This is how we achieve high availability: all services (including databases) have running instances on every availability zone (AZ). If one AZ is down due to a data center failure, we still have two AZs to serve requests from. If the entire region is down or having errors, we can update Route53 to failover to us-west-1 and resume operations.

We achieve high availability by running all services instances on every AWS availability zone


We have different maturity levels for service failover: some services, like user search v2 (that builds a cache on Elasticsearch) might work but with slightly stale data; still, core functionality keeps working as expected.

In the data layer, we use:

We exercise failover at least once per year, and we have playbooks and automation to help new infrastructure engineers get up to speed on how to do it and what are the implications.

Our deployments are usually triggered by a Jenkins node; depending on the service we either use Puppet, SaltStack, and/or Ansible to update individual or groups of nodes, or we update our AMIs and create new autoscaling groups for immutable deployments. We have different types of deployments for new and old services, and this has been shown to be largely ineffective as we need to maintain automation, docs, and monitoring for something that should be unified.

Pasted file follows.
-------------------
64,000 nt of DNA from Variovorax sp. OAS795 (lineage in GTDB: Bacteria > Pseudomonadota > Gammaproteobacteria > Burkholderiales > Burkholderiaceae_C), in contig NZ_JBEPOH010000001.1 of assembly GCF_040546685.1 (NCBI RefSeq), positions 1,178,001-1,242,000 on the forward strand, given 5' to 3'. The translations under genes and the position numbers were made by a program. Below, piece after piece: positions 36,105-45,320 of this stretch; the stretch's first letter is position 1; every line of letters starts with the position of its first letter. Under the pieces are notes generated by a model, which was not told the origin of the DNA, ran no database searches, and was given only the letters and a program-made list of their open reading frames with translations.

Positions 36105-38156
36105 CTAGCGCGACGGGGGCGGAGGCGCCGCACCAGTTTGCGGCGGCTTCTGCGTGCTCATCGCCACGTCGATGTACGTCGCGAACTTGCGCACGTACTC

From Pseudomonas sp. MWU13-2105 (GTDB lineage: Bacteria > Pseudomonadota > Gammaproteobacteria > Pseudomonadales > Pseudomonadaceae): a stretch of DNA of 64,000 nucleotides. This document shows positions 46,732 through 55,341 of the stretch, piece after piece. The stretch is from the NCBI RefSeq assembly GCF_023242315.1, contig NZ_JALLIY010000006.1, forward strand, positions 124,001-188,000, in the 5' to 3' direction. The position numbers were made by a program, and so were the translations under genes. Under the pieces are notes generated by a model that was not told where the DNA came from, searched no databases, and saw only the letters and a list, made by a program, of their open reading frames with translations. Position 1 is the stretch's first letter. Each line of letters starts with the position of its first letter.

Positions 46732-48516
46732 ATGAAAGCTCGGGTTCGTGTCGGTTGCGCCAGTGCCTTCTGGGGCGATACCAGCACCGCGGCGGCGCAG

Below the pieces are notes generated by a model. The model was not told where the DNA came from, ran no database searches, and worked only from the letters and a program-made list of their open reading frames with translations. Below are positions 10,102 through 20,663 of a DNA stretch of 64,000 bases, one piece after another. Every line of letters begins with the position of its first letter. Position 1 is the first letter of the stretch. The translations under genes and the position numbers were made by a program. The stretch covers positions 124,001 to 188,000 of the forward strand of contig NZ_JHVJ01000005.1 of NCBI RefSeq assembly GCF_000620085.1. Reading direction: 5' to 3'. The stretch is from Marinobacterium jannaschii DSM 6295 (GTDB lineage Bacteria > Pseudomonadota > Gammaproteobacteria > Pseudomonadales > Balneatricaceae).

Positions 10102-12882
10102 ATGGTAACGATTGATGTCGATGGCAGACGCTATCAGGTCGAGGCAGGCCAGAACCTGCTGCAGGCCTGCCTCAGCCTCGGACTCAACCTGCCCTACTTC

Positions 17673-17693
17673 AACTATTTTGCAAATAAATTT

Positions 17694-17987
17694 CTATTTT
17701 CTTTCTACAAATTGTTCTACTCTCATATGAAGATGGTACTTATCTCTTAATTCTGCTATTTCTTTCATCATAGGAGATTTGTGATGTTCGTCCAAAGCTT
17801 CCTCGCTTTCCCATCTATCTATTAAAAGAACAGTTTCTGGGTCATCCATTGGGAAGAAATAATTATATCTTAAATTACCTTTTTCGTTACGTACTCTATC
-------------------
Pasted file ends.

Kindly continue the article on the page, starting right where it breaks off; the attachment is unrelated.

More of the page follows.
We are currently rolling out blue/green deployments for some of the core services, and we intend to implement the same for every core and supporting service.

Automated Testing

Besides unit test coverage on every project, we have multiple functional test suites that run in every environment; we run it on a staging environment before we deploy to production, and we run them again in production after finishing a deployment to ensure that everything works.

The highlights:

Besides unit test coverage on every project, we have multiple functional test suites that run in every environment: staging before deploying to production and again in production after finishing deployment.


Until 2017 we ran our own, custom-built CDN using NGINX, Varnish, and EC2 nodes in multiple regions. Since then, we transitioned to CloudFront, which has given us several benefits that include:

There are a few downsides, like the fact that we need to run Lambdas to perform some configurations (like adding custom headers to PDF files and things like that). Still, the upsides definitely make up for that.